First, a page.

Continental: Most common TPMS service issues can be avoided by keeping scan tools up to date

Continental is launching a national public service campaign to make sure that shops and service facilities are made aware that they need to keep their TPMS tools updated regularly so they can service all vehicle makes and models and help ensure trouble-free and profitable tire services.

From our sponsor

• Updated tools help streamline TPMS diagnosis and relearn
• Uploading latest software avoids service issues and customer delays 

Continental, a leading innovator and supplier of OE and aftermarket Tire Pressure Monitoring Systems, replacement parts, and TPMS diagnostic tools, is urging all automotive service technicians to make sure that their TPMS scan tools are updated with their tool manufacturer’s latest software.

Continental is launching a national public service campaign to make sure that shops and service facilities are made aware that they need to keep their TPMS tools updated regularly so they can service all vehicle makes and models and help ensure trouble-free and profitable tire services.

Keeping the TPMS scan tool up to date is one of the most important service steps technicians can take because many of the TPMS service issues they may encounter during a tire repair or replacement can be caused by out-of-date software. If the TPMS scan tool is not up to date, the technician will have problems diagnosing TPMS faults and relearning sensors to the vehicle.

Sean Lannoo, Continental Sales Technical Training Supervisor noted, “TPMS relearn tool manufacturers update software almost on a monthly basis. Many factors can initiate a software change, such as new vehicle model introductions or older vehicle recalls. Keeping the relearn tool up to date with latest software will ensure quick and accurate relearns.“

An industry expert in TPMS, Lannoo leads a staff of professional, TIA certified instructors and conducts regular TPMS training programs for professional automotive technicians and parts professionals in co-operation with Tire Industry of America (TIA).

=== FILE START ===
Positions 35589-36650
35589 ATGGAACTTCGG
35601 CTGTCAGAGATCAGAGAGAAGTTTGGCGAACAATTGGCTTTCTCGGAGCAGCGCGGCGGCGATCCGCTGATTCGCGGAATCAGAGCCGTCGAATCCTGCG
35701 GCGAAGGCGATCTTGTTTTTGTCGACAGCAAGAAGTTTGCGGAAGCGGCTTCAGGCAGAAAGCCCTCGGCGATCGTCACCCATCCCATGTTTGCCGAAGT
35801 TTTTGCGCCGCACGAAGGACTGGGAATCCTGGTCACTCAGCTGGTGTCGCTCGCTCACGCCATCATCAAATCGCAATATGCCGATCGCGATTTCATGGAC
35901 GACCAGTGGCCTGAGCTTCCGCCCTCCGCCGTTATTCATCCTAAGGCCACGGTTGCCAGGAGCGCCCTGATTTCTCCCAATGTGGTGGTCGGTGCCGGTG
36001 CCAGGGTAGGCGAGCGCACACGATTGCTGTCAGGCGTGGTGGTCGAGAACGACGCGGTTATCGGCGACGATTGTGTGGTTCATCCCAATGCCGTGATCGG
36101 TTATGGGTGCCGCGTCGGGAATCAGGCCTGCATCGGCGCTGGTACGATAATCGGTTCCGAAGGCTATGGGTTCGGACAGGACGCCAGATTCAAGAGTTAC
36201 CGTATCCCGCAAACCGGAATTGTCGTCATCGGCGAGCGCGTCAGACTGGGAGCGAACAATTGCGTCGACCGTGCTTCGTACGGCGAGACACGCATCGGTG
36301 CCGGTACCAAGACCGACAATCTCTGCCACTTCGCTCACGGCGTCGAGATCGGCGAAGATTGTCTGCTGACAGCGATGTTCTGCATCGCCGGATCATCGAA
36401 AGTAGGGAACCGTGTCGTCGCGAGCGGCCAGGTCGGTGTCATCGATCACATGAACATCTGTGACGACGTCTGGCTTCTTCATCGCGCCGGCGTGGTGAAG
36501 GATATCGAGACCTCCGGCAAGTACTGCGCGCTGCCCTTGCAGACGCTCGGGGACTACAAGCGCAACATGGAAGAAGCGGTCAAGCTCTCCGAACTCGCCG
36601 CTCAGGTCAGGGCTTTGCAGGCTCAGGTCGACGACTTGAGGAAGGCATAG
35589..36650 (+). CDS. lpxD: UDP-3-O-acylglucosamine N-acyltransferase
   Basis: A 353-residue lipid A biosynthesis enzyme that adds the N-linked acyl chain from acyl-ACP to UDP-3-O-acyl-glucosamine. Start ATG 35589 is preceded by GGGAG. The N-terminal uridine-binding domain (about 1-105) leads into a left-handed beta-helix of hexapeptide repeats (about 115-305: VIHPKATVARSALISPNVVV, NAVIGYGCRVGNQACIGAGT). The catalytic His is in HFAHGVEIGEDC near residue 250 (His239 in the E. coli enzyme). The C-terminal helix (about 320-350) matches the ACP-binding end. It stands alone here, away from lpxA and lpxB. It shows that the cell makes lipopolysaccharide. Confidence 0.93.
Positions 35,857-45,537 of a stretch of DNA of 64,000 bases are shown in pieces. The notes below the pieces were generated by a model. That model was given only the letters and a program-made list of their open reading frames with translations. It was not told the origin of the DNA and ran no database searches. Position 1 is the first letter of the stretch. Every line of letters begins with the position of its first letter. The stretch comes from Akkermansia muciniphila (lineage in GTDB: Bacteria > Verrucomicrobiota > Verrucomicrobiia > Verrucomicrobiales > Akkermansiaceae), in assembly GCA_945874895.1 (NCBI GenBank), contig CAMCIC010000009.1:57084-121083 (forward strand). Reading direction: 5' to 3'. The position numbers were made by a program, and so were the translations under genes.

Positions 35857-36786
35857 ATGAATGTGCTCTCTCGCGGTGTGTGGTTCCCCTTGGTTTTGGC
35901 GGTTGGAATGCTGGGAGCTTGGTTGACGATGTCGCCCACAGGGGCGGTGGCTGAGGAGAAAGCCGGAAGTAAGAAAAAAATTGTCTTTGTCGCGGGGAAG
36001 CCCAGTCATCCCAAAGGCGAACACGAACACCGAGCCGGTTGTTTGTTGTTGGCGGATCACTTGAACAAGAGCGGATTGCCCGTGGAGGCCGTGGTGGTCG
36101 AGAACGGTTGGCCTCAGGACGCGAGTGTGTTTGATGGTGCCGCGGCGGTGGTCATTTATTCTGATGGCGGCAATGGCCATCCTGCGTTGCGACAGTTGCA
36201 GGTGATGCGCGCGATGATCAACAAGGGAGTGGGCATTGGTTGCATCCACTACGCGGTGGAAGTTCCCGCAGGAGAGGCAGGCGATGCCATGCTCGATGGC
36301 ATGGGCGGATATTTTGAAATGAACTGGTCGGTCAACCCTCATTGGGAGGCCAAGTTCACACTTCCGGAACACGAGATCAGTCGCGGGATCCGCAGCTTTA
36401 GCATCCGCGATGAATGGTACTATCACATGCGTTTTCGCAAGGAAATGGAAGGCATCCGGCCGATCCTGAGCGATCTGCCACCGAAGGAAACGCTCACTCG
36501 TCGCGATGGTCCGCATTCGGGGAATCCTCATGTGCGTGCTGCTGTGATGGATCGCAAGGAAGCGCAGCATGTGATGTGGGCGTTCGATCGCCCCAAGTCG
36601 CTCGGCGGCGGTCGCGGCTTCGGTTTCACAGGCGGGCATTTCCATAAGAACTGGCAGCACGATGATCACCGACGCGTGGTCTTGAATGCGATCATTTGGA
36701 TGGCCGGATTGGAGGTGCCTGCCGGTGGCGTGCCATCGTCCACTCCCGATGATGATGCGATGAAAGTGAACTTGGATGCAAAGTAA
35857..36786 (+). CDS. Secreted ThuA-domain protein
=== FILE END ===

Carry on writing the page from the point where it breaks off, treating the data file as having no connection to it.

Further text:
In addition to regular updates from tool manufacturers, aftermarket TPMS sensor manufacturers are also introducing new sensor part numbers on an ongoing basis to expand application coverage and accommodate new vehicles as they are released by OEMs. These new sensors will require updated tool software to be serviced properly.

Technicians should check with their tool manufacturer for the latest updates or go to the tool manufacturer’s website and find links to update their software.

Owners of Continental Autodiagnos TPMS Tools can download free software updates from the Autodiagnos website at: https://www.redi-sensor.com/update-your-scan-tools/

Continental develops pioneering technologies and services for sustainable and connected mobility of people and their goods. Founded in 1871, the technology company offers safe, efficient, intelligent, and affordable solutions for vehicles, machines, traffic, and transportation. In 2021, Continental generated preliminary sales of €33.8 billion and currently employs around 190,000 people in 58 countries and markets. On October 8, 2021, the company celebrated its 150th anniversary.

Drawing on more than 120 years of cooperation with vehicle manufacturers, Continental offers a broad range of spare parts in OEM quality for the aftermarket. Under brands like Continental, ATE, VDO, REDI-Sensor, ClearContact, Autodiagnos, Uniroyal, Semperit, and GALFER, the technology company manufactures tens of thousands of products, including tires, brakes, drive components and thermal management components. It also provides diagnostic solutions, tools and services for repair shops. Continental is one of the most important suppliers in the independent automotive aftermarket.


For the latest news and information on the global automotive aftermarket industry, visit https://aftermarketintel.com. Do you have news? Contact Aftermarket Intel Editor Mark Phillips at mark@lpnewmedia.com.

Join your colleagues in the global automotive aftermarket. Get the Aftermarket Intel Briefing, edited by Mark Phillips, AAP.

* indicates required